Giorgia Peckman wrote this short story in the 826 writing workshop “The Tale is in the End.” During this workshop, students started a story at the end of a character’s life and worked backwards.
A doll floated by in the river. Zwing sprang up, dirt smeared eyes lit up with sudden hope. She chased it down a tunnel and plucked it from the greasy water, it was not the elephant she was looking for. It was however, a forgotten American Girl, presumably Kit (although who could tell), her clothes were barely even rags, the doll’s once-blond hair was dark and some locks seemed to squirm. An eye was missing and an empty, gaping hole stood in the eye’s place.
Zwing was about to hug it to her (one doll is better than no doll) when a furry rodent snout poked out of the eye socked and squeeked. Without hesitation she dropped it where the gruesome American Girl was swept away by the cloudy river.
A piece of paper lapped at Zwing’s feet, she bent down and picked it up. The sheet turned out to be part of the New York Times from three days ago. Only the headline was discernable. “Anonymous Strawberry-blond Woman Saves Museum Curator’s Life!” April. Zwing knew it was her without a doubt.
Zwing couldn’t help but feel a terrible sadness overwhelm her. If only she’d listened to April. Taken her seriously.
“Snapping sides will pull you down in darkness, old friend–“ Zwing couldn’t remember the last bit. The part that would save her.
She sighed wearily, now resigned to her fate and continued on. Somewhere off to Zwing’s left, a large splash echoed on the grimy walls. She turned and pushing her oily black hair back from her face, Zwing sprinted towards the sound. Murky water seeped up her pallid night, slimy creatures squirming underfoot.
Again, a splash thundered down the tunnel. Zwing’s heart froze with her fear, but she urged herself onwards. The lost girl raced towards the noise, oblivious of everything around her.
Unfortunately, everything included the large, tuber-like fetid thing lying in the middle of her path, gently oozing pus. Too late, with a sickening squelch, Zwing’s foot plunged into the thing and with a loud squeal, it exploded, knocking Zwing to the ground. With a goopy splash, she landed on the floor of the sewer.
Groaning, she sat up and wiped much out of her eyes. Zwing then lifted up her head and began to crawl forward, grimacing as cool, gooey pus from the exploded creature shifted around her skin.
Soon she stopped though because, with an abrupt finality, the tunnel ended, opening into a vast cavernous tube. A thin ledge crept from the circular edge of the tunnel and out over the cavern. Far below a soiled lake splashed.
Cautiously, Zwing inched forward out over the lake. When she reached the edge she crouched there, peering nervously over the edge, shivering with fear.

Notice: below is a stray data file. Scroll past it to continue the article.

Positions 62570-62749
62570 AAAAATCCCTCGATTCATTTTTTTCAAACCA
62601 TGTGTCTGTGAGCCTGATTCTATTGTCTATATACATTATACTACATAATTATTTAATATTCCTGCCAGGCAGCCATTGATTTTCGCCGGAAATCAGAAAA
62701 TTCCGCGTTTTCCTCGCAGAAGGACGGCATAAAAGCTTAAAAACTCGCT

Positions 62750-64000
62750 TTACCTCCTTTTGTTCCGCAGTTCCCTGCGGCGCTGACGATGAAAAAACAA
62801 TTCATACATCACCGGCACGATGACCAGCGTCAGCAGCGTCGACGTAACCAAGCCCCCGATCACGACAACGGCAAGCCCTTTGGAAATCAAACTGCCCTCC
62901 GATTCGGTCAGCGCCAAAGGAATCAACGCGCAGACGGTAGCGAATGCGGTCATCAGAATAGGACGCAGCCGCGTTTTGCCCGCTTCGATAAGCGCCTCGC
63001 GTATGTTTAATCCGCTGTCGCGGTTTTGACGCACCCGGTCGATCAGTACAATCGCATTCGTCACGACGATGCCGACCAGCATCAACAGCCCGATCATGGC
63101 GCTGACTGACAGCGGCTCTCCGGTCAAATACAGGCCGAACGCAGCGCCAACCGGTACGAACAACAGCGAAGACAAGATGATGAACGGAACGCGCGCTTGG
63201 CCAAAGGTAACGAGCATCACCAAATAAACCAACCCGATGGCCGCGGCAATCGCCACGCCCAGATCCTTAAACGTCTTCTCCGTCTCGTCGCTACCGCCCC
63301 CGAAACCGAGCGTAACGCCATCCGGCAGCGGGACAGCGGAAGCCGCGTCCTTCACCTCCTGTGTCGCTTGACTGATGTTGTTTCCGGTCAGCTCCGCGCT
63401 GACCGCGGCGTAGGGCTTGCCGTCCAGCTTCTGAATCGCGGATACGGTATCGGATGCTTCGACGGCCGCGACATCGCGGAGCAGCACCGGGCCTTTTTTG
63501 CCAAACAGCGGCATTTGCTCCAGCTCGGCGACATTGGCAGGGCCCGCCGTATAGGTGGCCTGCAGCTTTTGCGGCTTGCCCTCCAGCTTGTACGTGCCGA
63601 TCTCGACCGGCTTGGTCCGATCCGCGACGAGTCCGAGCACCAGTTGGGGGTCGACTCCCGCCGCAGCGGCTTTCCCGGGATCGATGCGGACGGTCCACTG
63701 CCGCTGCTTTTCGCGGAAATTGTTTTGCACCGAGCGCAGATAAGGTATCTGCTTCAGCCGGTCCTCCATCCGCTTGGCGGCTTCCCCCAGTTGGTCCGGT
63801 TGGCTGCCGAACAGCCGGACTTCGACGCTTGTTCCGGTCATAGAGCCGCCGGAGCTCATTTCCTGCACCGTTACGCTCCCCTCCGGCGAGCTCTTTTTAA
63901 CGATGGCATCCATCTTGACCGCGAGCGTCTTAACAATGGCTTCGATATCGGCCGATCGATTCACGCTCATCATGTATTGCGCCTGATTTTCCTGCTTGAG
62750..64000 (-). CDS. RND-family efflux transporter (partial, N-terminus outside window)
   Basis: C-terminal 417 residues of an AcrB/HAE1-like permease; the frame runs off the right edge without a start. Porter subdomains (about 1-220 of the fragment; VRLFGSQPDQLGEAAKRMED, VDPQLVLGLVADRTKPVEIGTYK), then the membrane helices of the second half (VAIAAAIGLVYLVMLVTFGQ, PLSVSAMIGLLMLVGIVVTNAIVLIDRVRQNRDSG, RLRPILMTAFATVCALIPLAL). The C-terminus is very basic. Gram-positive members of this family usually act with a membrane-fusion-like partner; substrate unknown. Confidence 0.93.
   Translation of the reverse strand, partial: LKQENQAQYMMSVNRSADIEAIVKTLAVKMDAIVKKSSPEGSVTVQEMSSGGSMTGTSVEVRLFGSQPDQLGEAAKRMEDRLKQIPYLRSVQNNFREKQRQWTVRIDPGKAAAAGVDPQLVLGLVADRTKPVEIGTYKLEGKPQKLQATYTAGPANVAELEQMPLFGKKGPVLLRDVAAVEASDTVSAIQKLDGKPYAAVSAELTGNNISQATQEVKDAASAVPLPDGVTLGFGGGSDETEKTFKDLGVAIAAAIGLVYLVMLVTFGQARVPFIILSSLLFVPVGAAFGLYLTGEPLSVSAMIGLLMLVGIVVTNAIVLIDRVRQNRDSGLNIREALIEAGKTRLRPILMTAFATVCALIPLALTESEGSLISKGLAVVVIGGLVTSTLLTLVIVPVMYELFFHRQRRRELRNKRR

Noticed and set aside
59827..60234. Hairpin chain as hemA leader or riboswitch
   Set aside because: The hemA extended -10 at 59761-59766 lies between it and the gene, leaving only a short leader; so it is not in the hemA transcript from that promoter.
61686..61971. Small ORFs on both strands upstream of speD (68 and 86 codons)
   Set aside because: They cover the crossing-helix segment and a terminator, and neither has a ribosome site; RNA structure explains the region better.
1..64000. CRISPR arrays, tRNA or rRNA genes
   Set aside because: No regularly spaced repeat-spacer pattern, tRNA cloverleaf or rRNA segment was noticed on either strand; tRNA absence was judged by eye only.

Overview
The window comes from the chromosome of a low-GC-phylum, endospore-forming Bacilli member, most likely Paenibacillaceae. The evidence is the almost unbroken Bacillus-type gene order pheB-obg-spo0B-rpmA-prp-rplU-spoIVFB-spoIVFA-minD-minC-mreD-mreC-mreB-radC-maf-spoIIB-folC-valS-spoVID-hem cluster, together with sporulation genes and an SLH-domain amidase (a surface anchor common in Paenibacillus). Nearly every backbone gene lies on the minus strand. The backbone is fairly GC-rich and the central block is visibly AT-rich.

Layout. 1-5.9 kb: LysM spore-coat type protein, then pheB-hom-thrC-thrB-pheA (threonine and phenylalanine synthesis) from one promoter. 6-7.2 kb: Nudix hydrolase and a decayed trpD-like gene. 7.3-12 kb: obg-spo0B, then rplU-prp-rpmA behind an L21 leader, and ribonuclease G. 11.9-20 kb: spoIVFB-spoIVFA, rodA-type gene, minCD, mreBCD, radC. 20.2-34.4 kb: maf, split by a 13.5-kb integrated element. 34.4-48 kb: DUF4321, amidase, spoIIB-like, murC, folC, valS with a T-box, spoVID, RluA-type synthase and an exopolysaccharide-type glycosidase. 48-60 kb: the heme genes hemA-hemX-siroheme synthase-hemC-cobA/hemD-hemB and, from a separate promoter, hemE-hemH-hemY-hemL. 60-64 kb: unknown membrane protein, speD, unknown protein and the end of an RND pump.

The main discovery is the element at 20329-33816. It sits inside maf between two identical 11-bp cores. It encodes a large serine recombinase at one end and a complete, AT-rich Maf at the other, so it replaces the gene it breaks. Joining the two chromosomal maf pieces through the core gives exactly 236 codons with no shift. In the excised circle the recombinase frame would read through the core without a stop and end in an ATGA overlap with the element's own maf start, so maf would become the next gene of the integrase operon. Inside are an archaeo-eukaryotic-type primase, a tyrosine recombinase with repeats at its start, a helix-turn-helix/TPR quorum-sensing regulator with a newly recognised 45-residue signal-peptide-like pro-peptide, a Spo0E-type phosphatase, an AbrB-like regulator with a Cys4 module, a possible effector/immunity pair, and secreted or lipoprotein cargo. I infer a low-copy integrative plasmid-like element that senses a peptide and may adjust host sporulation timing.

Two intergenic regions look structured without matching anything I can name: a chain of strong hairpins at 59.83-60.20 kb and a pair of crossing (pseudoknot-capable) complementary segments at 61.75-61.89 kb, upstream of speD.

The splash echoed again, filling the chamber and thundering in Zwing’s ears. A huge, scaly tail with thick spikes along it briefly emerged from the dark, swampy lake and immediately disappeared right after its appearance.
Zwing blinked her eyes, not believing it and timidly leaned farther over the edge, peering downwards.
From somewhere above, banging against the sewer walls, an ancient roll of toilet paper, soiled with an unknown substance, struck Zwing’s head with a loud thunk.
That toilet paper had disrupted Zwing’s delicate balance and with wide, terrified eyes, the young girl hurtled off the ledge with wide, terrified eyes, black hair, and white gown swirling around her.
A splash echoed once again around Zwing and a thick, strange, sinewy, green body erupted from the water. The crocodile’s jaws opened, revealing many sharp teeth of a muddy yellow color.
Zwing, tears streaming down her face, fell between these jaws. Above her, dangling by a thin thread, dangled a dirty gray elephant doll with scratched button eyes. She reached out and plucked the doll from the string where it precariously dangled.
Hugging it to herself, Zwing closed her eyes and with a final snap, the sides clamped shut. As Zwinglian’s life vanished, she focused on April’s phone number, dialing it in her head.
Surprisingly enough it worked. April’s voice machine picked up.
“April here. I can’t come to the phone right now, but if you’d like to leave a message after the beep, I’ll get back to you as soon as I can.” Beep.
Zwing took her last breath and said into the waiting silence, “Hello April. It’s me, Zwing, just calling to let you know I’m dead.”
She closed her eyes and with a resounding clunk, Zwinglian Xerodurma’s life came to an end. Far above, a robin circled in the sky, in its beak was a wriggling caterpillar. Across the city, April sat in her kitchen, wiping tears from her eyes.
“Goodbye Zwing,” came her choked whisper.
She turned her head to gaze at a framed photograph, faded from the sun, of herself standing beside a vibrant black-haired girl whose smile was as bright as a sunny day.
With that, April turned the frame over, hiding the picture from view and hung her head, and on a slender branch on a tree in Central Park, the robin ate the caterpillar.